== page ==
I took the lovely wife to the range this morning to do a little experiment with some bullets that were given to me. My friend had gotten a bunch of .45-70, 405 grain bullets really cheap, and gave me a bunch of them.
“Free bullets”! What could be better?
I loaded some up and we headed to the range this morning to see how well they shot.
I brought my Shiloh Sharps Long Range Express to try them out. It is both a beautiful rifle and a tack driver, if I do my part.
The Sharps is a lever action, single shot rifle, very much like the one Quigley Down Under used, except mine is .45-70, and his was .45-110. As much as this one kicks, I can’t imagine that the 110 would be much fun to shoot all day.
Also notice the rear vernier peep sight. It is adjustable for very long ranges and is expensive. I’ve had this rifle for many years, and the rear sight cost around $500 way back then. But you can adjust the sight with precision repeatability.
Mine has some beautiful case hardening on the action.
Here I am on the rifle. Notice how I have learned to keep my right thumb along side the stock and not behind the rear sight. Getting rapped on the thumb a few times by that sight will help you remember to keep your thumb out of the way.
I was shooting at 50 yards today. You can see the dirt exploding behind the target. 500 grain bullets tend to do that.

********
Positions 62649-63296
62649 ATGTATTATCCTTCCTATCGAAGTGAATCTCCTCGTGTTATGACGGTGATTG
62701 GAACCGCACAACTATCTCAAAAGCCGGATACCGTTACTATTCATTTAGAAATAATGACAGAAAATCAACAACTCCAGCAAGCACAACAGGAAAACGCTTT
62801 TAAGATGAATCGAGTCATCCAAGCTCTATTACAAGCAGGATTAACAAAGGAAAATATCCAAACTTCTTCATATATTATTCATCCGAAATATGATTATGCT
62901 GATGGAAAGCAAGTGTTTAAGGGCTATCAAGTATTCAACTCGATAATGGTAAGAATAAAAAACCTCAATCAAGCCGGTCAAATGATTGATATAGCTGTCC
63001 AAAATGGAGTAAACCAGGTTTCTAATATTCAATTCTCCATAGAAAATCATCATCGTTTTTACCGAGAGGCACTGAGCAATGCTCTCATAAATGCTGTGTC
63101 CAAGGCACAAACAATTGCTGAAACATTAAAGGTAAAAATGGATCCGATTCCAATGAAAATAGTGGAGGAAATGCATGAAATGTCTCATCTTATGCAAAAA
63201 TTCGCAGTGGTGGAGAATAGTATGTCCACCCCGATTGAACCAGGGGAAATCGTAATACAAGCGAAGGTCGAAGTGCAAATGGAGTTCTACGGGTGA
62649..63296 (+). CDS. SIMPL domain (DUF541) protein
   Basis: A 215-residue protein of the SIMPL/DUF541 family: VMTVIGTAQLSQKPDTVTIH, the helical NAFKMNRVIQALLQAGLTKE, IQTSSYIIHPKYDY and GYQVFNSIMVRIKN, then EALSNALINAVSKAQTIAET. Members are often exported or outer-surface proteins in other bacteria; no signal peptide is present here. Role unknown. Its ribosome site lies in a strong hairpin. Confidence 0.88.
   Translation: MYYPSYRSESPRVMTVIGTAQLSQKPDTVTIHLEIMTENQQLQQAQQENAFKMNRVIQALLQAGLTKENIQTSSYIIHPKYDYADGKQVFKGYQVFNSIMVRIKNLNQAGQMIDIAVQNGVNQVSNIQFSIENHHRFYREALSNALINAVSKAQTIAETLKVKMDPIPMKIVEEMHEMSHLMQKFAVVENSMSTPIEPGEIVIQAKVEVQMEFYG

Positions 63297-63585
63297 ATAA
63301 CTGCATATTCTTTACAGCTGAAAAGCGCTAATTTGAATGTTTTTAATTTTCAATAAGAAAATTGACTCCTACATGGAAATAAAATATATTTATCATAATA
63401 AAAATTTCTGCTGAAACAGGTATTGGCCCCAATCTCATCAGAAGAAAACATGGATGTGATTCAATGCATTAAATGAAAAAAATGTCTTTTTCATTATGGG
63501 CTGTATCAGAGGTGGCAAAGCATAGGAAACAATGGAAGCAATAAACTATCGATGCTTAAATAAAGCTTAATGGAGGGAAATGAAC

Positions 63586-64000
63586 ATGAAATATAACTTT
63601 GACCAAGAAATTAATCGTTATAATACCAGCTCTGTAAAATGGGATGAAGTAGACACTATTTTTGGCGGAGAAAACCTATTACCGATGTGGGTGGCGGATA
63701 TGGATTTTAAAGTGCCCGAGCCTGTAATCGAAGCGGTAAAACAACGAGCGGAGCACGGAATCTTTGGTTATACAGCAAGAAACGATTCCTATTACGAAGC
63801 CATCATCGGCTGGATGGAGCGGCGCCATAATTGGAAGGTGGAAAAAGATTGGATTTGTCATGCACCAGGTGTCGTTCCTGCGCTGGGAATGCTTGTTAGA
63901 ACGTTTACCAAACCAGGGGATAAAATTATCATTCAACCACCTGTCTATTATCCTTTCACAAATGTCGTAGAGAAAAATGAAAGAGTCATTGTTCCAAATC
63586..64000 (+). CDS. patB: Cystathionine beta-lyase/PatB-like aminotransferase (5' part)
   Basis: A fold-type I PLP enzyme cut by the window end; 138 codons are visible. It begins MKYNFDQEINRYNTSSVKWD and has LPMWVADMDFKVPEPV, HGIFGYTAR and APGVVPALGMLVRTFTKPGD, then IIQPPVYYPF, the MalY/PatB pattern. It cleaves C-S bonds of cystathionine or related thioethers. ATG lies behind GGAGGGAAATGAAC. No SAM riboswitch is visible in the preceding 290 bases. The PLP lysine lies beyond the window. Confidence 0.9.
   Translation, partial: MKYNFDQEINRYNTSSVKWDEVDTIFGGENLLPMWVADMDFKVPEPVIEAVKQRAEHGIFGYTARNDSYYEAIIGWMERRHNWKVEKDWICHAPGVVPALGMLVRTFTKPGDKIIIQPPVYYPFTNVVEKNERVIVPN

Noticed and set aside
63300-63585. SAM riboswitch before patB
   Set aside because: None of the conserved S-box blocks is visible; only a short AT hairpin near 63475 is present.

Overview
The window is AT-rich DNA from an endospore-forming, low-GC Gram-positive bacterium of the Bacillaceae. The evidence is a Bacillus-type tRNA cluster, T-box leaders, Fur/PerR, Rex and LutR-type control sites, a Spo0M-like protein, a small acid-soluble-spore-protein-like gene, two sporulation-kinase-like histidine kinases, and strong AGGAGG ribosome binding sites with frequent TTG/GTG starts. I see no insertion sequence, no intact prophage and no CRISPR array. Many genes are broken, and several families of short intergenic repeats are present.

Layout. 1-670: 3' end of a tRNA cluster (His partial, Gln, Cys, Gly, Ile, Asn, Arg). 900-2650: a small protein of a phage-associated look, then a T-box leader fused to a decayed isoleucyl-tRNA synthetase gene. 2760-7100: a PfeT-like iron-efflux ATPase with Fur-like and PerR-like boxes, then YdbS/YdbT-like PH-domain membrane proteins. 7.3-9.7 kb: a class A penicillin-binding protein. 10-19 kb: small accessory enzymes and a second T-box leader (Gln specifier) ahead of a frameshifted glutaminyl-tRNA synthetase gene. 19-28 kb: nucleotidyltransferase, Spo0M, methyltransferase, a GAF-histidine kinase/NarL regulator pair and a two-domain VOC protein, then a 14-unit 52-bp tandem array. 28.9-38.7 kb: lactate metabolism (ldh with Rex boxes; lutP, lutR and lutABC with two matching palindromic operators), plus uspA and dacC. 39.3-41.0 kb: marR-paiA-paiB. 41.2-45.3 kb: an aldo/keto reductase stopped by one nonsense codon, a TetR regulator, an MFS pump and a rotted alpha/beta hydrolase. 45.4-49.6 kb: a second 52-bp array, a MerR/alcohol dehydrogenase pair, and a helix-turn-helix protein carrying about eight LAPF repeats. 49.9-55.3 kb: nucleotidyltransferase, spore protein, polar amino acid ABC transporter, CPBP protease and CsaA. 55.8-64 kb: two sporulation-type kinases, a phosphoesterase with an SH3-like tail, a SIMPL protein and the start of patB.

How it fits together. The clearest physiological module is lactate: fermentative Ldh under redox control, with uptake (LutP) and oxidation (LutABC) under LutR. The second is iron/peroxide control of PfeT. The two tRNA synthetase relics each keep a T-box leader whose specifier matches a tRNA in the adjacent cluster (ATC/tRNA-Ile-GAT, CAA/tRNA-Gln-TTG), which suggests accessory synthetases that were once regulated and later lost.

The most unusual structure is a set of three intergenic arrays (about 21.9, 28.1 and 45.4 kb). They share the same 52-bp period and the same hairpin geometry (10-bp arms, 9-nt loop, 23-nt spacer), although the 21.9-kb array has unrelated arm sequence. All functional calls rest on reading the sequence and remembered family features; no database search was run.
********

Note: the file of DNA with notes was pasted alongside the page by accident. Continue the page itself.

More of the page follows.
Mrs. Young Painless caught me in recoil.
I was shooting these two bullets today. The nickel case has the 405 grain free bullets and the brass case has my hand cast 515 grain round nose, with gas check. The primers and powder were comparable. I shot groups of 5 shots.
To shoot this rifle, you first cock the hammer.
Then you lower the lever to lower the gate, and insert a cartridge. Then raise the lever and you are ready to go.
It has a rear trigger that is a “set trigger”. You pull this one first, and it “sets” the front trigger to a very light trigger pull.
(If you remember the movie, Quigley used his set trigger just before shooting and hitting the bucket.)
The front sight has a “spirit level” which helps to keep the shooter from canting the rifle when sighting.
Then you just touch the front trigger and it will fire.
Lowering the lever will eject the empty brass and give a nice plume of smoke.
Well, to make a long story short, here are a couple of representative targets.
Notice the “free bullets” on the left, and 5 shots of my cast bullets on the right.
The bottom line is simple: The most important part of any handload is the bullet. No matter how carefully you load your ammo, if the bullets are “bad”, the round will shoot poorly.
You just can’t get past bad bullets.